Shavers Mountain, is a high and rugged ridge situated in the Allegheny Mountains of eastern West Virginia. It is about 35 miles (56 km) long, north to south, and several of its peaks exceed 4,000 feet (1,200 m) in elevation. Shavers Mountain is notable for being “bookended”, at its northern and southern ends, by two exceptional natural areas: the Otter Creek Wilderness and the Gaudineer Scenic Area, respectively, both of which preserve small stands of old growth forest on the mountain.
Other articles related to "shavers mountain, mountain, shavers":
... Shavers Mountain and Back Allegheny Mountain are part of the same structural ridge that follows the eastern edge of Shavers Fork from Pocahontas ... Route 250, the ridge is known as Shavers Mountain south, it is Back Allegheny Mountain ... This ridge separates the Shavers Fork watershed, which eventually flows to the Monongahela River, from the Greenbrier River watershed, which eventually enters the Kanawha River ...
... Most of Shavers Mountain lies within the Monongahela National Forest ... The Shavers Mountain Spruce-Hemlock Stand is a 68-acre (28 ha) virgin red spruce-hemlock stand, partly within the Otter Creek Wilderness ... The Otter Creek Wilderness lies in a bowl formed by Shavers Mountain and McGowan Mountain.) The Gaudineer Scenic Area, encompassing 140 acres (57 ha) around Gaudineer Knob, includes about 50 acres (20 ha) of ...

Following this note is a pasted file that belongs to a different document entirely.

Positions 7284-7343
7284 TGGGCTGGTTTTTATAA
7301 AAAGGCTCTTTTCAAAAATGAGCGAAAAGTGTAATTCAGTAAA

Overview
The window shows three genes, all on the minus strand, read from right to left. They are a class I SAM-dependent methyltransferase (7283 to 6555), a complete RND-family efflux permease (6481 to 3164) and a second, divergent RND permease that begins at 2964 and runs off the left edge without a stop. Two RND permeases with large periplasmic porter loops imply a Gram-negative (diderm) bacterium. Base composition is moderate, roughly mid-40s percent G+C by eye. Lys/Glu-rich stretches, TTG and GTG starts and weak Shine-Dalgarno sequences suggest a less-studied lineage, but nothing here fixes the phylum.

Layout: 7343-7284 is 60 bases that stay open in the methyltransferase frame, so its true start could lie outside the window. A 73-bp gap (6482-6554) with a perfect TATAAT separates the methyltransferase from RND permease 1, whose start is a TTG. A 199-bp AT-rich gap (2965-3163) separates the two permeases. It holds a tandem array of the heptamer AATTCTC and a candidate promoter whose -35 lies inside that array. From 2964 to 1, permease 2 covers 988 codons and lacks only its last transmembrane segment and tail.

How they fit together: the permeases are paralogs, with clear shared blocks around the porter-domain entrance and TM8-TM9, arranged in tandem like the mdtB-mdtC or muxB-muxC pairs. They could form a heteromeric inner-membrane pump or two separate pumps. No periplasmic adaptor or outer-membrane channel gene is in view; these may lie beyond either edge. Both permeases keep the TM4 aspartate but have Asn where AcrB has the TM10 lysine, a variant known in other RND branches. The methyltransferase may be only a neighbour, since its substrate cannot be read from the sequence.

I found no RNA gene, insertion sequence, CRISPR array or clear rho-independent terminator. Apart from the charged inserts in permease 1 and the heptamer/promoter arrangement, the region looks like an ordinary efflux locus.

Famous quotes containing the word mountain:
“... my mother ... piled up her hair and went out to teach in a one-room school, mountain children little and big alike. The first day, some fathers came along to see if she could whip their children, some who were older than she. She told the children that she did intend to whip them if they became unruly and refused to learn, and invited the fathers to stay if they liked and shed be able to whip them too. Having been thus tried out, she was a great success with them after that.”
—Eudora Welty (b. 1909)